Request for Expression of Interest External Audit Services
The Tahlequah Area Chamber of Commerce is seeking qualified and interested auditing firms to express their interest in conducting audit and tax services. The Tahlequah Area Chamber of Commerce (TACC) is a not for profit membership organization existing to represent and promote the interests of its member businesses throughout Cherokee County with annual revenues of approximately $200,000 and membership of approximately 540. This will be a 1 year contract and audits are to be completed within a 3 month period. Expressions of interest shall contain a summary of experience and qualifications, including references, and should be addressed to TACC Audit Committee, 123 Delaware, Tahlequah, OK 74464 and received by July 21, 2014.
Tahlequah Area Chamber of Commerce Welcomes You…
Welcome to the Tahlequah Area Chamber of Commerce website. If you are looking for information
regarding one of Oklahoma’s Fastest Growing Communities, we believe you will find it here. If, however,
you can not easily find what you are looking for, please call us and we will get the information to you soon.
There are many reasons why the Tahlequah area continues to prosper, and our growing Chamber
membership represents 540 of those reasons. We represent businesses, individuals, institutions and
organizations across Cherokee County with one goal in mind – to promote and enhance business.
Tahlequah is capital of two tribes, the Cherokee Nation and United Keetoowah Band of Cherokee Indians,
and home to Northeastern State University. Cherokee County is also home to two of the area’s most
beautiful natural resources – Lake Tenkiller and Illinois River.
Whether you’re a member or prospective member or moving, shopping or visiting, we are sure you will find
Tahlequah a great place to do business and have fun. Please drop by our office or call if we can assist in any
Tahlequah is the shining jewel in the sparkling crown of the most wonderful part of Oklahoma -- Green
Country. The history of the Cherokees is a defining part of Tahlequah, with the first official Cherokee
explorers arriving in 1809. There are many stories about the naming of Tahlequah, but many believe the
name refers to a meeting arranged to select a site for the union western Cherokees and the newly arrived
eastern Cherokees. Because of heavy rain, only two delegates arrived. According to the legend, the decision
to settle on the present site came from the phrase Tah-le-ya-quah, meaning two is enough to decide.
The native Cherokee language on street signs and storefronts serves as a tangible link to the city’s roots.
Designated as the capital of two tribes, the Cherokee Nation and United Keetoowah Band, Tahlequah
suffered during the tragic Civil War years, but recovered rapidly to become a booming commerce center.
Today, Tahlequah still retains the aura of progressiveness the first settlers possessed. Tahlequah has a small
town atmosphere with a big city persona, brimming with activities, attractions and diversions to please
almost everyone. Downtown shopping offers quaint and unique shops that reflect the flavor of the town’s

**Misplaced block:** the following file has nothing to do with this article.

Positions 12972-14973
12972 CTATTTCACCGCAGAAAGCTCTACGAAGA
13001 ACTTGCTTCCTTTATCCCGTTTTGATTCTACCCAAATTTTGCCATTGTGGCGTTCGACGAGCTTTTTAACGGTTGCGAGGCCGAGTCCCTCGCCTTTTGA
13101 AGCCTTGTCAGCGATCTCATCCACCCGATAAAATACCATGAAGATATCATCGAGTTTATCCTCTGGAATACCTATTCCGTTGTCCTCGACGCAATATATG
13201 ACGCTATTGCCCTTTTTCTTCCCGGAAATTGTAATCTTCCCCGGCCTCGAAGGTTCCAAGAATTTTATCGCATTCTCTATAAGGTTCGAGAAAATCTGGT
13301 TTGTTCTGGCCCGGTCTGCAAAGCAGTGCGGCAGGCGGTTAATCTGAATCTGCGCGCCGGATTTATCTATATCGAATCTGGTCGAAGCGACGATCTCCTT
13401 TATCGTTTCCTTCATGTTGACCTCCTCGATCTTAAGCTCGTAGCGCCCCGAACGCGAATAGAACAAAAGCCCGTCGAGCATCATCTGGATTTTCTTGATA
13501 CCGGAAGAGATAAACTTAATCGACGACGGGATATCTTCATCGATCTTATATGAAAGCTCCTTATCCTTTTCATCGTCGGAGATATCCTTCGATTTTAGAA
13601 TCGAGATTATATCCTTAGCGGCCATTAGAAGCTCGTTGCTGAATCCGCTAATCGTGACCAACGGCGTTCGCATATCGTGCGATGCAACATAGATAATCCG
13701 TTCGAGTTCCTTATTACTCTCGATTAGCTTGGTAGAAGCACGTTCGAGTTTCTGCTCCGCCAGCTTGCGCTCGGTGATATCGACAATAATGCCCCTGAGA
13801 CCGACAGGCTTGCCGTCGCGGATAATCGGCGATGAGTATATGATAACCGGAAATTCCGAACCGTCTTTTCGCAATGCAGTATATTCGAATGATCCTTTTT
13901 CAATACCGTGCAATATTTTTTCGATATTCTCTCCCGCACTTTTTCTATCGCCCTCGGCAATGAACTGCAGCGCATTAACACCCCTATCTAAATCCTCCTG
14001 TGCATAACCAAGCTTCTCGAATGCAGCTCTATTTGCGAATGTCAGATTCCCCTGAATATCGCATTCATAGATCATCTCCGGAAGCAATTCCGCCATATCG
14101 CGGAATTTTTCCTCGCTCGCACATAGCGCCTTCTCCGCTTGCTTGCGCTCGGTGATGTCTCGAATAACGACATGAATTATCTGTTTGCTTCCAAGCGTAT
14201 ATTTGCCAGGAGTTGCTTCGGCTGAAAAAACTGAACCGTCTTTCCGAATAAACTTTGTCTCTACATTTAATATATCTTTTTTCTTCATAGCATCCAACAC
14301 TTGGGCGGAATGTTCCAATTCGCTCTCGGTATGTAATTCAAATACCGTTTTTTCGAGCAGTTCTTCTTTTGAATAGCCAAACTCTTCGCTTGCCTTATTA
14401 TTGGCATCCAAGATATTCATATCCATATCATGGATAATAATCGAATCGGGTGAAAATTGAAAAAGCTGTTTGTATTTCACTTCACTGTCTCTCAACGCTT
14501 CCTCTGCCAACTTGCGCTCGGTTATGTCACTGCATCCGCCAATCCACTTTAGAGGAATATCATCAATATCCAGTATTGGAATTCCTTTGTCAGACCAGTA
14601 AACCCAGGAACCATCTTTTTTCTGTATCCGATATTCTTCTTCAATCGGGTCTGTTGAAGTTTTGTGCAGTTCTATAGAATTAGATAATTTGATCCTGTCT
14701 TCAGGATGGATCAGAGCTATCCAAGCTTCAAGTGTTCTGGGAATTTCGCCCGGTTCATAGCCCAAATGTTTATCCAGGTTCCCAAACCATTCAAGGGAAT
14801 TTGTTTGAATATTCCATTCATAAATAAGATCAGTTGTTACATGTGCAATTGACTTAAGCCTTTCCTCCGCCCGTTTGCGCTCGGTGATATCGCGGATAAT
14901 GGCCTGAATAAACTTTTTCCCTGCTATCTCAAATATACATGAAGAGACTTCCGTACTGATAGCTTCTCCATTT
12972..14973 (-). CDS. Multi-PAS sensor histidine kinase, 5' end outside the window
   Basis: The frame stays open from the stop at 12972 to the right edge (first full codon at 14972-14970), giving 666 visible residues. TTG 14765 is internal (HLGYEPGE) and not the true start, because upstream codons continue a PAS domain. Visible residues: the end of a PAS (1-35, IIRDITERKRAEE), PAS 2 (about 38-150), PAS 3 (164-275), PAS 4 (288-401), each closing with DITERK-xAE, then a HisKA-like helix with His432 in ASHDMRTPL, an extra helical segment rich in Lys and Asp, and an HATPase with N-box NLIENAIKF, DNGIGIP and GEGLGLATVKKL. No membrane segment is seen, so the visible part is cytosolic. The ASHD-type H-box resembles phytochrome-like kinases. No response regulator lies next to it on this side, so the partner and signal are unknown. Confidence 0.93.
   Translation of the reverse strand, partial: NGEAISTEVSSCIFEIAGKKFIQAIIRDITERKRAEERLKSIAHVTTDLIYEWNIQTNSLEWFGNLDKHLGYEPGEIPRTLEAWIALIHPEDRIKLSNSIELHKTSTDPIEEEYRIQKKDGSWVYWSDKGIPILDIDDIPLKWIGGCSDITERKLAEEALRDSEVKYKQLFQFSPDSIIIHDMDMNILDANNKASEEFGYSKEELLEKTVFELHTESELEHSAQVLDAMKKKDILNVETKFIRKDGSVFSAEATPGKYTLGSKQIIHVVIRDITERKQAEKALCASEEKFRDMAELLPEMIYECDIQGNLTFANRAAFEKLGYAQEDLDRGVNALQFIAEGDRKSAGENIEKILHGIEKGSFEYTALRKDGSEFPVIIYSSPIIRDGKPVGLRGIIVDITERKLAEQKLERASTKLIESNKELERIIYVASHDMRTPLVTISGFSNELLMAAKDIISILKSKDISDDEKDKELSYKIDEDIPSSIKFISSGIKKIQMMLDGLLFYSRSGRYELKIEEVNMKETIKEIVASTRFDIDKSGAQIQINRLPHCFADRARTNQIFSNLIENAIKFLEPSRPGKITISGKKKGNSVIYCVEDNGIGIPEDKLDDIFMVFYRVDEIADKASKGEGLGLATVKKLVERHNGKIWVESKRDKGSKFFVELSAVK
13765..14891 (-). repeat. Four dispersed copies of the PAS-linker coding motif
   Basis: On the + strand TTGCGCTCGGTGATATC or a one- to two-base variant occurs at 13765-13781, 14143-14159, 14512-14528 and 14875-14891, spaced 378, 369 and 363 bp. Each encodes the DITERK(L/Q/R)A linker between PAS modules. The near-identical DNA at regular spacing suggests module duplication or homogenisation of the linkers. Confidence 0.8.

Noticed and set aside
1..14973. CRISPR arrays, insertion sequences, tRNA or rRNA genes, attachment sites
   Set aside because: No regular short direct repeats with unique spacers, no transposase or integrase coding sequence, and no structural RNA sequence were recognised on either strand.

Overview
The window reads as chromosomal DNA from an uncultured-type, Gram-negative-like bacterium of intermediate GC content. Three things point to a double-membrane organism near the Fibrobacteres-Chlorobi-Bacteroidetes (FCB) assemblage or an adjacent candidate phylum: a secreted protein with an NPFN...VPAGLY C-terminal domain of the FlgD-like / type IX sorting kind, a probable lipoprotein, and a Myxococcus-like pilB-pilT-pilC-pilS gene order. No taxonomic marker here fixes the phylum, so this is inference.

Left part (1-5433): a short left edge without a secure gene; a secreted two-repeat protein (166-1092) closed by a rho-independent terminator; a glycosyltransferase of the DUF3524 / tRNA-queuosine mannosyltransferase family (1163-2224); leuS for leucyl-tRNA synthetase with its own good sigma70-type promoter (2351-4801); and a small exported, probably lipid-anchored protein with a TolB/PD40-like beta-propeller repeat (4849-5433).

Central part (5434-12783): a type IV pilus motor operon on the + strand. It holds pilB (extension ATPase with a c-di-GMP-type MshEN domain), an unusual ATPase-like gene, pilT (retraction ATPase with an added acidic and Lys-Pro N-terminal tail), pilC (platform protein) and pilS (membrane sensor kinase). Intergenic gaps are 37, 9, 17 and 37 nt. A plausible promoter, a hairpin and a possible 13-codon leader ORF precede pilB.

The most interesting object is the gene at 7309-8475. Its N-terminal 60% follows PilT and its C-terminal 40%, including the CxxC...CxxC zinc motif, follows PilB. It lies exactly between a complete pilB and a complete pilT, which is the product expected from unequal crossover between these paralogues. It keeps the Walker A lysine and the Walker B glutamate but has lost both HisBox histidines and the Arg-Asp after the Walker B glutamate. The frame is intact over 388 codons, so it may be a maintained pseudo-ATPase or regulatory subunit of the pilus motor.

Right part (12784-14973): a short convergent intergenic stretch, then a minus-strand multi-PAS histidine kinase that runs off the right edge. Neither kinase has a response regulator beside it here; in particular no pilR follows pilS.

early days, as well as stores and boutiques that offer the finest in clothing, elegant jewelry, collectibles,
antiques, art and home decor. Tahlequah entertainment options can transport you to ancient times all the
way to modern theatre.
Tahlequah is also home to Northeastern State University, which has historic Seminary Hall as its
centerpiece. Seminary Hall was built as the Cherokee National Female Seminary in the 1880s, and the
university continues to use this beautifully restored treasure. A cornerstone of Tahlequah, Northeastern
State provides the area with cultural and athletic events, continuing educational opportunities, and access
to genealogical research collections specific to Native American and regional history. Northeastern State
celebrated her Centennial in 2008 as one of Oklahoma’s leading higher educational facilities.
No trip to Tahlequah would be complete without a trip down the scenic Illinois River. Canoe, raft or kayak
float trips are available at the river’s many commercial float operators located on State Highway 10 a few
miles east of Tahlequah. Anglers enjoy fishing for one of the 70 different species of fish, including small-
mouth bass, black bass and channel catfish.
The Illinois River cuts through the Cookson Hills to beautiful Tenkiller Lake, created in 1953 by the
construction of the Tenkiller Ferry Dam. Scuba diving, camping, boating, fishing and skiing are all part of
the fun awaiting visitors to the beautiful blue waters of Tenkiller Lake. Below the dam on the Lower Illinois
is one of only two year-round trout fishing streams in the state. Lake Tenkiller was named one of the top
fishing spots by Field & Stream magazine in 2010.
We hope you experience Tahlequah’s unique blend of cultural, historic, recreational and educational
opportunities and see why our visitors become our friends. In fact, we hope that you like Tahlequah so
much, that you will consider moving here to our little part of the world. Whether you visit Tahlequah for a
day or stay for a life time, you are always welcome.